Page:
1. Jakobs, Bibiana Schlam

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by Christina Faull, MB BS, BMed Sci, MD, FRCP, Yvonne Carter, OBE, BSc, MB BS, MD, FMedSci, and Lilian Daniels, BNurs(Hons), RGN HV, Onccert Cert Ed PhDc Blackwell Publishing, 350 Main Street, Malden, MA 02148-5020 Tele: +44 (0)1865 776868, Fax: +44 (0)1865 714591 E-mail: emily.gillingham@oxon. Web site: ISBN: 1-405-12112-2 Price: $49.95, soft cover


The Handbook of Palliative Care, 2nd edition, is the new and improved update of the 1999 BMA Medical Book of the year. Drs. Faull and Carter and the highly regarded Dr. Daniels, pre-eminent in the domains of palliative care (PC), edit a masterful collaboration of learned discussions on assorted areas in PC. This is a comprehensive and authoritative text with a practical approach to the field of palliative medicine. It aims to embrace practical issues and provide an evidence-based and empirical approach. The supreme goal is to improve the patients' and families' quality of life by providing the highest quality PC possible. The book begins with a two-page foreword and preface that clearly delineate what the reader can expect from the text.


The editorial team and the contributors provide a broad professional approach through their multidisciplinary focus. The second edition responds to evaluative comments on the first and strengthens the text by adding new sections on heart failure, respiratory failure, and end-stage renal failure and providing coverage of medicine management and complementary medicine in PC. The text is further strengthened by discussion of important areas of multidisciplinary teamwork and ethical issues in palliative medicine. The handbook provides clear insight into many of the complex issues that arise in the delivery of PC, especially ethical issues, and is a valuable resource to all disciplines involved in palliative care in hospital, hospice, and community settings.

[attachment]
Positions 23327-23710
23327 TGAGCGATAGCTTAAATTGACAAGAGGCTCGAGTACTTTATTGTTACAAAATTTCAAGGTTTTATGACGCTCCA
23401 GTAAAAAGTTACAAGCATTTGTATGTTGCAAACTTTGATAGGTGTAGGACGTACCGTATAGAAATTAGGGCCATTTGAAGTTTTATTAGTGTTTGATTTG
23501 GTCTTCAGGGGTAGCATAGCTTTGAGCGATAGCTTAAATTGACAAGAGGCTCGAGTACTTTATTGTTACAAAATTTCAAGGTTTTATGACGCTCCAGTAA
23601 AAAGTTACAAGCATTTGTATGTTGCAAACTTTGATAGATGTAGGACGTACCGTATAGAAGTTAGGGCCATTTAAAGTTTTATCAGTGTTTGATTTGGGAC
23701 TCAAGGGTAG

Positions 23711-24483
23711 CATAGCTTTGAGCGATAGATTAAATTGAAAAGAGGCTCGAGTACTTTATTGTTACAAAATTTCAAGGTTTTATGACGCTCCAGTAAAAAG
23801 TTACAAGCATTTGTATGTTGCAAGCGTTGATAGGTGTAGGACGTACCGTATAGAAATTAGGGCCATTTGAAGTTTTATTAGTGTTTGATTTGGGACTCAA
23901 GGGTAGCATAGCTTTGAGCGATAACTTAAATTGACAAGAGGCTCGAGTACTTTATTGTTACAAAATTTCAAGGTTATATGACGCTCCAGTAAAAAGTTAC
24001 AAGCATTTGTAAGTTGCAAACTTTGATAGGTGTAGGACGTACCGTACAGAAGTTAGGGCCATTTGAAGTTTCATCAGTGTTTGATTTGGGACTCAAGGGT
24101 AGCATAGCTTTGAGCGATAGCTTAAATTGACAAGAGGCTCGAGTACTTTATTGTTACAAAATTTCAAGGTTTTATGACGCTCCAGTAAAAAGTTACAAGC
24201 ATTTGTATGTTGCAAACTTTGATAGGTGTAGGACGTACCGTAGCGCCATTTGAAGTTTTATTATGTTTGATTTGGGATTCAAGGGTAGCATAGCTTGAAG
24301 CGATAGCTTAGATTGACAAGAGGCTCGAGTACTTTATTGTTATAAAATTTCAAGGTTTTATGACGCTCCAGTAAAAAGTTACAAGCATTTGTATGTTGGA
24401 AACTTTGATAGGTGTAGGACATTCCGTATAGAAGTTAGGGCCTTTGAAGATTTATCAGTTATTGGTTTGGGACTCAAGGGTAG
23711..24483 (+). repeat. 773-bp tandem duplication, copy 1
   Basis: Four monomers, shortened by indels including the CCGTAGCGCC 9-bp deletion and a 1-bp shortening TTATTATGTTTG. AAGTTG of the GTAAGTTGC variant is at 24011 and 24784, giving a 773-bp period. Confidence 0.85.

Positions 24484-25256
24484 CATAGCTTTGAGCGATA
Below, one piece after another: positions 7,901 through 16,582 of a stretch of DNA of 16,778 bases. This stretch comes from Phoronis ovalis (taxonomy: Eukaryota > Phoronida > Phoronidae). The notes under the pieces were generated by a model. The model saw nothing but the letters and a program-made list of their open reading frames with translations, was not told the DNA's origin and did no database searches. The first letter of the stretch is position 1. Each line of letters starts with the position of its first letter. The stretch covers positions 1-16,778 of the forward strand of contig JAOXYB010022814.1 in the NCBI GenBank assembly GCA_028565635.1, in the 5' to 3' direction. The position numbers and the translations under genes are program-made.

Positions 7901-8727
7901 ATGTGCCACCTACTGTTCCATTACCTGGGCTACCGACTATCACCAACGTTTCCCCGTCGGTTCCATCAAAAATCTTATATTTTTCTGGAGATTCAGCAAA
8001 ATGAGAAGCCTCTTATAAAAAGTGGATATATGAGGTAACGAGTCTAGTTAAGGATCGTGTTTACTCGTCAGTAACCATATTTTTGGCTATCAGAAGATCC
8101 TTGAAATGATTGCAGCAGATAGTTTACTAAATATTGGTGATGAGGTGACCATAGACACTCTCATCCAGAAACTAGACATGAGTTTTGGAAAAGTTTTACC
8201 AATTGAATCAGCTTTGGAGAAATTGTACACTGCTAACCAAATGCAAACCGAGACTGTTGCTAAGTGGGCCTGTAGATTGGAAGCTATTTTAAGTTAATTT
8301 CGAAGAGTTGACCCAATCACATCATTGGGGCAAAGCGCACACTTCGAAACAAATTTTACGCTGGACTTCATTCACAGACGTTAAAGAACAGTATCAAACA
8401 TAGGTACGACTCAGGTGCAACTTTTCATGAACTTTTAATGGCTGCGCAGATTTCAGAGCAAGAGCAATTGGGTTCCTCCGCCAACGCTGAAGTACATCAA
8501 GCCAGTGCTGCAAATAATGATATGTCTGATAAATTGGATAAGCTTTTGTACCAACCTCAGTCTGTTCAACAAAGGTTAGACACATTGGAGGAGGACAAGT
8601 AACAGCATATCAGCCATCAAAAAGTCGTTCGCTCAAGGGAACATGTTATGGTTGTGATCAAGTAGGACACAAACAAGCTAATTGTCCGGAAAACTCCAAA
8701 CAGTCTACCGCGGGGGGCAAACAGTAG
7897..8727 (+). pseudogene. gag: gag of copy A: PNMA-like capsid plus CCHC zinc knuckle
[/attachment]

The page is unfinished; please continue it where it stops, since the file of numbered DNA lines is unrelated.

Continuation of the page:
As a clinical nurse specialist in Palliative Care and a hospice nurse, I found the book an invaluable addition to my library resources. This book brings the reader up-to-date on recent developments in palliative medicine and the delivery of palliative care services; it has incorporated advances and symptom management of a diverse group of patients and communities. It should help a wide audience of generic and specialist practitioners in the delivery of palliative care in the range of clinical settings, but with a particular emphasis on the care of patients in the community by the primary care team.


The book is composed of 24 sections, including "The Context and Principles of PC," "Team working for Effective PC," "Needs and Social Exclusion at the End of Life," "User Voices in PC," "Ethical Issues in PC," "Communication Skills in PC," "Adapting to Death, Dying and Bereavement," "The Principles of Pain Management," "The Management of Gastrointestinal Symptoms and Advanced Liver Disease," "The Management of Respiratory Symptoms," "Managing Complications of Cancer," "The Management of People with Advanced Head and Neck Cancers," "PC for people with Progressive Neurological Disorders," "PC for People with HIV Infection and AIDS," "PC for Children," "PC for Adolescents and Young Adults," "PC in Advanced Heart Disease," "PC in Renal Disease," "Management of Lymphedema," "Pressure Area Care and the Management of Fungating Wounds," "Terminal Care and Dying," "Medicines Management in PC," "Complementary Approaches to Palliative Care," and a section of multiple resources and useful addresses linking to professional organizations in PC. The chapters are well thought out, and some have applicable case studies. The handbook is user friendly, with plenty of references at the end of each section. The annotated bibliography is an excellent resource if further information is needed on a topic. For example, in Chapter 21, "Terminal Care and Dying," the summary of the management of physical symptoms in the dying patient neatly guides the caregiver in step-by-step evaluations and consequent decisions required in the terminal patient's care and comfort. The format is concise and easily taught to staff.


Overall, I was impressed with the quality and accuracy of the information. The title of the book, "Handbook of Palliative Care," is appropriate because most areas involving PC are discussed throughout.


I cannot end this review without mentioning that it was interesting to see what is going on in the United Kingdom compared to applications here in the US. Notable differences included some medication uses and religious practices and minority communities. Chapters on PC involving violent trauma-from rape to accidents to shootings to war injuries, which are so present in our American society-were absent.